The opinions expressed in this commentary are solely those of Alan Miller.

- CNN Belief Blog Co-Editor

Filed under: Opinion • Spirituality

soundoff (9,994 Responses)
  1. Luis Wu

    What an utterly stupid article. People are moving away for the established religions (myths) and embracing science, logic and reason instead of ancient mythology and superst!tion. For people to think for themselves instead of blindly accepting ancient mythology as fact seems like a good thing to me. A very good thing.

    Bertrand Russell once said: "Religion is something left over from the infancy of our intelligence; it will fade away as we adopt reason and science as our guidelines." I wholeheartedly believe that.

    All religions stem from ancient myths, legends and superst!tions. Christianity borrowed heavily from other, more ancient myths such as the legends of Osiris and Gilgamesh. It's simply ancient mythology from primitive, tribal societies, nothing more.

    People SHOULD think for themselves using logic, reason and objectivity. If they want to take pieces and parts of many religions or philosophies to build their belief system, I see no problem with that. This guy is obviously a dogmatic Christian. He ignores the fact the the vast majority of the people in the world are not Christians, they are Buddhists, Hindus, Shintoists, Islamic, Jews, non-believers, agnostics or they adhere to tribal religions. Let people make up their own minds.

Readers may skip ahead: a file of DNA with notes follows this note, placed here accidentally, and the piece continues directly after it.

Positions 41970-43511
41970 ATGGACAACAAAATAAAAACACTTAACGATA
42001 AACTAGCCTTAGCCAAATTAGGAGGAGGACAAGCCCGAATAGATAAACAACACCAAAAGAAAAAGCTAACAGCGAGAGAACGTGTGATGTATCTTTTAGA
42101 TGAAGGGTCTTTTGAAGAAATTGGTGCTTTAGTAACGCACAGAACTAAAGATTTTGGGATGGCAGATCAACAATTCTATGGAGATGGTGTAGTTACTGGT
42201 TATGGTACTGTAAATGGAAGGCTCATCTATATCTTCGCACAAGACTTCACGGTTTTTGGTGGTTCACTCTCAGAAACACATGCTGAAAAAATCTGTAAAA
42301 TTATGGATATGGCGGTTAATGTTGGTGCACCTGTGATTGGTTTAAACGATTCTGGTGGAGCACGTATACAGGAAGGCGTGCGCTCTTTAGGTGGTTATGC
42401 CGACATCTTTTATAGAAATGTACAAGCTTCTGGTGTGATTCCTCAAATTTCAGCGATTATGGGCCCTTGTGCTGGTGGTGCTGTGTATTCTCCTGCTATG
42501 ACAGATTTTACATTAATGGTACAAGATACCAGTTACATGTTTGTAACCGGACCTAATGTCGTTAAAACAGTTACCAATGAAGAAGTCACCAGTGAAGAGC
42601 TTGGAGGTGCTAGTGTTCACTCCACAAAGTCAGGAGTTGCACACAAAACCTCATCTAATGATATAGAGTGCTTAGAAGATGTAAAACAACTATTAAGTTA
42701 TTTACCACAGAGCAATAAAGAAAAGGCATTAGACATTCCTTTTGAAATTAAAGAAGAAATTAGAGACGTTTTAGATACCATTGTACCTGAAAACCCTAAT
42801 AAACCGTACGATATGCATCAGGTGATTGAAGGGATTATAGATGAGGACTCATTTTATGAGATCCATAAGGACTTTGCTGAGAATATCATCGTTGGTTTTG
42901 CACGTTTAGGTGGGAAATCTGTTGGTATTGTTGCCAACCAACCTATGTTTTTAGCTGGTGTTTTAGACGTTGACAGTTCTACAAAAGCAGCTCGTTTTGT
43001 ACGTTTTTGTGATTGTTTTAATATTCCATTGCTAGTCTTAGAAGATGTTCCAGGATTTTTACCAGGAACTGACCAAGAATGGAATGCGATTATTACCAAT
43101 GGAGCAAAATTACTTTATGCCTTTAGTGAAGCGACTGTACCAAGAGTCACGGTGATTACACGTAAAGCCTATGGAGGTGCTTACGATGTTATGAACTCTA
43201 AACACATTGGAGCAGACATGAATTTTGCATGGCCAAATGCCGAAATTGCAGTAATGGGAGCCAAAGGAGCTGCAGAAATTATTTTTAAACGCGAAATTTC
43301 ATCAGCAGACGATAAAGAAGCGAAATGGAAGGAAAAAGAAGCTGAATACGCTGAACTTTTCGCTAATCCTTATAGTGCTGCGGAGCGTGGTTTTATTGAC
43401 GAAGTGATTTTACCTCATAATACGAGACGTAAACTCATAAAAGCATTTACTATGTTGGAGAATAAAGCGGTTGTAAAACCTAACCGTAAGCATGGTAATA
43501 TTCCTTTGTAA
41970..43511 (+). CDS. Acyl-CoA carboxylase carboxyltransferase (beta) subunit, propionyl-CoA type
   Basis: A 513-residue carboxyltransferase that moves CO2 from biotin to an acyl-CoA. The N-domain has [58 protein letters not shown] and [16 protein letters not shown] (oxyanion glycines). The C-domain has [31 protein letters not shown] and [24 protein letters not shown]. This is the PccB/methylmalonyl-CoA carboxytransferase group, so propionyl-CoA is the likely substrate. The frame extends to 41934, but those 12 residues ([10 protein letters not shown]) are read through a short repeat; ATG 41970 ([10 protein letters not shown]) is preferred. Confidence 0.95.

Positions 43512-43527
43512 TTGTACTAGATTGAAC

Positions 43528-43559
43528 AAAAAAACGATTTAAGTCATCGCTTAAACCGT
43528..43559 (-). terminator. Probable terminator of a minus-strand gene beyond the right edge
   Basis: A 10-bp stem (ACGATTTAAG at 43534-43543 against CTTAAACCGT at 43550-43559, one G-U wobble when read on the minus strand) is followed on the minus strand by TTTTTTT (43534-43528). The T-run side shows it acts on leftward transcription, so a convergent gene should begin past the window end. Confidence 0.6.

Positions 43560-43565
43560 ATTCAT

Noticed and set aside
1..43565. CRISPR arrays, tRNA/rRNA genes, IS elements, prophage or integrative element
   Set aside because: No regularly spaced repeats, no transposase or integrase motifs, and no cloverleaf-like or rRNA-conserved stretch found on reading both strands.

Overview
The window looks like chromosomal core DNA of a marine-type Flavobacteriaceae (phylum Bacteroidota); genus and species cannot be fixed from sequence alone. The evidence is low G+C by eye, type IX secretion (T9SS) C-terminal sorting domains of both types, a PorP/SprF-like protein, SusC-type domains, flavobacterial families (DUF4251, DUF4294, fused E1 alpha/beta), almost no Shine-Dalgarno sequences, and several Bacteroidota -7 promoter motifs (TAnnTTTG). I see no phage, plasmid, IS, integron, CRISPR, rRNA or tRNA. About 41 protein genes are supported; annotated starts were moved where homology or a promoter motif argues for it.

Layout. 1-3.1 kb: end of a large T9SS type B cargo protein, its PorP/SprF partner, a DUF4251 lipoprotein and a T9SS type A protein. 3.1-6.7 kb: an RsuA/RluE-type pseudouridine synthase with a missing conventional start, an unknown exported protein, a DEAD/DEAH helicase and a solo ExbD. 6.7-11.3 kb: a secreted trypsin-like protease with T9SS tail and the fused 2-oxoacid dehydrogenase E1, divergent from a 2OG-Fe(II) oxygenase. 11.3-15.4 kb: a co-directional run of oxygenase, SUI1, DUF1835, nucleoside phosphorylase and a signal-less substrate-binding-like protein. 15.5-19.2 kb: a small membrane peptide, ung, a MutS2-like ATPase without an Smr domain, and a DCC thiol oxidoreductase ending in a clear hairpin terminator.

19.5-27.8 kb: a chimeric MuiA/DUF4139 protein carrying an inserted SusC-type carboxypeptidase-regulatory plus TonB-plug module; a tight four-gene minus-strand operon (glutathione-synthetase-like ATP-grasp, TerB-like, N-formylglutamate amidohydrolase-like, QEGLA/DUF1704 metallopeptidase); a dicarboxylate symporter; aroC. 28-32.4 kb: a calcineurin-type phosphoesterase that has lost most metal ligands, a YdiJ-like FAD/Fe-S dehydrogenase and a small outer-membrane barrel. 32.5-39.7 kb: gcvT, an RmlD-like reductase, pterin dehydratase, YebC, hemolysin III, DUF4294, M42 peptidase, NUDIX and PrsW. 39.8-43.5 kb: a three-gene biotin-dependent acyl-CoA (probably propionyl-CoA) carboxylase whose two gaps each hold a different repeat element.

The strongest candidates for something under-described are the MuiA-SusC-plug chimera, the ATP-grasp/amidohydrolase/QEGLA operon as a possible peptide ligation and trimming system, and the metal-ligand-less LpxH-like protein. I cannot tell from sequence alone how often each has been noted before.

It's really none of your business and certainly inappropriate and bigoted to try and push YOUR beliefs on everyone else.

    September 30, 2012 at 8:51 am |
  2. Kay Powell

    This author did not do thorough research. Yes, there are many "feel good" movements out there who pander to shallow and stupid people. And there are many "spiritual but not religious" people who seek our own path to a higher power. We don't want to take someone else's word for something which we consider the very core of human experience. We read, study, discuss, and apply the results to our lives. We seek to grow as humans, mentally and spiritually.

    September 30, 2012 at 8:50 am |
  3. Bob

    This guy couldn't be more wrong. Many of us older folks have discovered that organized religion can be
    very hypocritical. Jesus blasted the organized religious leaders of his day (Pharisees and Sadducces).
    Spirituality as defined by Jesus is the goal, not churchianity.

    September 30, 2012 at 8:50 am |
  4. Pattielaine

    Spirituality answers the mystery of life. Spirituality has brought me closer to God than religion has even done and isn't that what the quest is all about. No one person should preach to anyone on how they communicate with God.